Despite a letter from CBLDF and other members of NCAC’s Kids’ Right to Read Project, the school board of Conejo Valley Unified School District in Thousand Oaks, California failed to take any action on approving Sherman Alexie’s The Absolutely True Diary of a Part-Time Indian for 9th grade classroom use at its final meeting of the school year. The board plans to take up the issue again in August, but by then it will likely be too late for the teacher who requested approval to use it in the upcoming school year.
In past years, the school board has made decisions on all books that teachers indicated they’d like to use in the following school year prior to the final board meeting of the previous year. This time around, however, the process hit a snag after board president Mike Dunn raised objections to Part-Time Indian, which he has not read. Claiming that the board needed more time to consider the book, Dunn removed the approval from the meeting agenda so that the vote could not take place.
After the last meeting of the school year came and went without a vote, Dunn now says that although district policy already gives parents the right to opt their children out of any assigned reading, in this case he favors an opt-in process whereby “the parent would receive a warning that this particular book contains profanity and may not be appropriate for their child.” As was already pointed out in the KRRP letter sent last week, however, plenty of other works commonly taught at the high school level and already approved by the board also include profanity:
That Part-Time Indian contains strong language does not discount its pedagogical value as a whole. Otherwise, classic works like Julius Caesar, The Lord of the Flies, and Brave New World – all of which are widely taught and Board-approved for the CVUSD core literature curriculum – would have no place in classrooms and libraries because of their respective inclusion of profanity and sexual references.
CBLDF has joined several defenses of Alexie’s award-winning novel over the years. It has appeared on ALA’s annual list of the most challenged books on several occasions since its 2007 publication despite accolades from The New York Times, The San Francisco Chronicle, and more. It won the 2007 National Book Award for Young People’s Literature and several other awards, and it has been included in school curricula around the country since publication. Most recently, the book weathered challenges in Minnesota’s New London-Spicer School District and Wisconsin’s Sauk Prairie High School.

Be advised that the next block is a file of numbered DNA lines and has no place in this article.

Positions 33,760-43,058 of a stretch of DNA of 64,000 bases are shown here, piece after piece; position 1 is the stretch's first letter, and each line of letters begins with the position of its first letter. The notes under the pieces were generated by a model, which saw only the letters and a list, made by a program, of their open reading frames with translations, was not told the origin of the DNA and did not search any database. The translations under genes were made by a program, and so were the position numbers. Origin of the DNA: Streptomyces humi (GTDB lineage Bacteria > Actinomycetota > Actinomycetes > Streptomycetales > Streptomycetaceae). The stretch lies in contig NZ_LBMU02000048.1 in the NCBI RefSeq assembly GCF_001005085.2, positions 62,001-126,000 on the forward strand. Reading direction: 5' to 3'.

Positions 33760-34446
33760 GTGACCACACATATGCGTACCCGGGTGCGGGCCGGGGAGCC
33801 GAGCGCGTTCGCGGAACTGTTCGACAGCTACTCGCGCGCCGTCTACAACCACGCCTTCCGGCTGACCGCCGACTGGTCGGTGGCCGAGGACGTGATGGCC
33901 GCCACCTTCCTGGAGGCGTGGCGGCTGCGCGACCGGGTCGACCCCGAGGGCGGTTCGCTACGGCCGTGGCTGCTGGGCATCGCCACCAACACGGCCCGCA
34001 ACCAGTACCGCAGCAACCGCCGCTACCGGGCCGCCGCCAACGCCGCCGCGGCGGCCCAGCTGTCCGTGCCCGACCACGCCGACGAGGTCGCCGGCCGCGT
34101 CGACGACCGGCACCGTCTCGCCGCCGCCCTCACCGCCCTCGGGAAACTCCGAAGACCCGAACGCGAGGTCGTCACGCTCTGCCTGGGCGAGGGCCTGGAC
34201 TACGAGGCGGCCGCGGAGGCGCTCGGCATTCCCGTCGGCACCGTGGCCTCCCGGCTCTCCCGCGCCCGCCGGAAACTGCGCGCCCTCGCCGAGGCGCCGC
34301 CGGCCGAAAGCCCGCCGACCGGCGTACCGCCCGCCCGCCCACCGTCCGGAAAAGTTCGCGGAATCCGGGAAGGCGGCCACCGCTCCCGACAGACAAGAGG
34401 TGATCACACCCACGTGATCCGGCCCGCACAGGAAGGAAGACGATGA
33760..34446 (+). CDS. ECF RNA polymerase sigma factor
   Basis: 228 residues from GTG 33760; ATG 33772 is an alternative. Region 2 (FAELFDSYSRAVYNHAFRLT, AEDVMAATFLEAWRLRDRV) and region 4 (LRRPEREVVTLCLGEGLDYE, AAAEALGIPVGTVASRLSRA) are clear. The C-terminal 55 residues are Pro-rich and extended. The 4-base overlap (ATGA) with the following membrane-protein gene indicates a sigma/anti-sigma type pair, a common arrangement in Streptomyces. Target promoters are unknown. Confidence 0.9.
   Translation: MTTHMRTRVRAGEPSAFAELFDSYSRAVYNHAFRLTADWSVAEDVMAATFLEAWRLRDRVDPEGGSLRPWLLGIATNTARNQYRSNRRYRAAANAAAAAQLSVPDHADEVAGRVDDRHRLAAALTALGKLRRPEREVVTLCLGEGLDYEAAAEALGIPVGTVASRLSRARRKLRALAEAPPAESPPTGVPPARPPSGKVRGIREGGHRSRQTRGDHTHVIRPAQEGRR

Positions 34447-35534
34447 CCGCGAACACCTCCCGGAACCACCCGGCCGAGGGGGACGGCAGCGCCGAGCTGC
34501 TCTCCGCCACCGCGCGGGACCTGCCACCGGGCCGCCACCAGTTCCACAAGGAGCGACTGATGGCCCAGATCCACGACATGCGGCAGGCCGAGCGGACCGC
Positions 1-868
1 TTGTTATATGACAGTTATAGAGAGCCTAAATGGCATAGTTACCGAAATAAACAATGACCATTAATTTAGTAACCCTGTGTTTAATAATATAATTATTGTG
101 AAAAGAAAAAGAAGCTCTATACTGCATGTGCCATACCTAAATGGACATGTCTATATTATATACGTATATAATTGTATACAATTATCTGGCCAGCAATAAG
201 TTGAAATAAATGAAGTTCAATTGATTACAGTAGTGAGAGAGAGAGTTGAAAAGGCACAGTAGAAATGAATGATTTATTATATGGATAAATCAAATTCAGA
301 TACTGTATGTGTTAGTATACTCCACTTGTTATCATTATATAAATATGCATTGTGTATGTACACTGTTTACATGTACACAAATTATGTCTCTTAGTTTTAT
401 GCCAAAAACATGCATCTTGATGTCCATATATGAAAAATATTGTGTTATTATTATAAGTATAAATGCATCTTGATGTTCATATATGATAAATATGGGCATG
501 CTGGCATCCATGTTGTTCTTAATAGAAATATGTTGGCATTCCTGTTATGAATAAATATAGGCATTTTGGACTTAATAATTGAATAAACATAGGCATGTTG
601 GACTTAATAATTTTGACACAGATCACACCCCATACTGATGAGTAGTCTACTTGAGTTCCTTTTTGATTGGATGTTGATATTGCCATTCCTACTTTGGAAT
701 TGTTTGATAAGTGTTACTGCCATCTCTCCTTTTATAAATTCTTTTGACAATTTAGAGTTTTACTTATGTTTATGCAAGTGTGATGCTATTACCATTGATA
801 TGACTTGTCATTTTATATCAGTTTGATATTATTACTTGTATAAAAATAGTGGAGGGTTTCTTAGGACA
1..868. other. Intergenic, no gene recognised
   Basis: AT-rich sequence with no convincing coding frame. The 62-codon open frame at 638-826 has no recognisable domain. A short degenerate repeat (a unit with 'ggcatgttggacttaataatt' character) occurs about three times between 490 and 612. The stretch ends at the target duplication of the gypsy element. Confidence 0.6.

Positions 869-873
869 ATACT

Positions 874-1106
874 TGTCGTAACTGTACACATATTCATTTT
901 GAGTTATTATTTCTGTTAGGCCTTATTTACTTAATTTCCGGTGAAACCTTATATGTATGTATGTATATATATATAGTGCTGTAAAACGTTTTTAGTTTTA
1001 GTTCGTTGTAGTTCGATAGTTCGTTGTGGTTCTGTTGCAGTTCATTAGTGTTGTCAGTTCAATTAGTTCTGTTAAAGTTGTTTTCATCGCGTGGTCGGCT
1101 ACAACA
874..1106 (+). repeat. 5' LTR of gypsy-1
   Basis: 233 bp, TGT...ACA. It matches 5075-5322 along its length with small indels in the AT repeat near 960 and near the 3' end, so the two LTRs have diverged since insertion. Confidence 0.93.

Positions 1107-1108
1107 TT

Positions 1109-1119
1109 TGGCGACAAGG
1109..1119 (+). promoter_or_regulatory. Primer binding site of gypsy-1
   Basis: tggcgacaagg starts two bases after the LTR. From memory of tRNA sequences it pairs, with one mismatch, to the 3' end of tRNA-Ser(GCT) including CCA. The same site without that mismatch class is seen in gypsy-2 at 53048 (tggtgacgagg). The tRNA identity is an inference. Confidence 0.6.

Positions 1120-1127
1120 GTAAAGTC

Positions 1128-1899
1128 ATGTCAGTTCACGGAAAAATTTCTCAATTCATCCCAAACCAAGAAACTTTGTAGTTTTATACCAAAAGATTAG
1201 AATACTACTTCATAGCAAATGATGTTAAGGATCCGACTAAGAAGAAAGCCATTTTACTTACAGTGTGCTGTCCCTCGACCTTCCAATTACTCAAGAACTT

When last week’s meeting agenda was released and it became evident that there would be no vote on Part-Time Indian, members of the public used the open comment period to decry the stalled approval process. Among them was Lucia Lemieux, a teacher of English and creative writing at CVUSD’s Newbury Park High School:
There is no evidence that the board here is acting in the best interest of the majority of these students. In fact, it is harming them and the community. The board’s job is not to pre-filter curriculum. It does not have to be a police force for these students.
The next opportunity for the board to vote will now be on August 15 at the first meeting of the 2017-2018 school year. Perhaps Dunn should use the intervening weeks to read Part-Time Indian in its entirety!
Contributing Editor Maren Williams is a reference librarian who enjoys free speech and rescue dogs.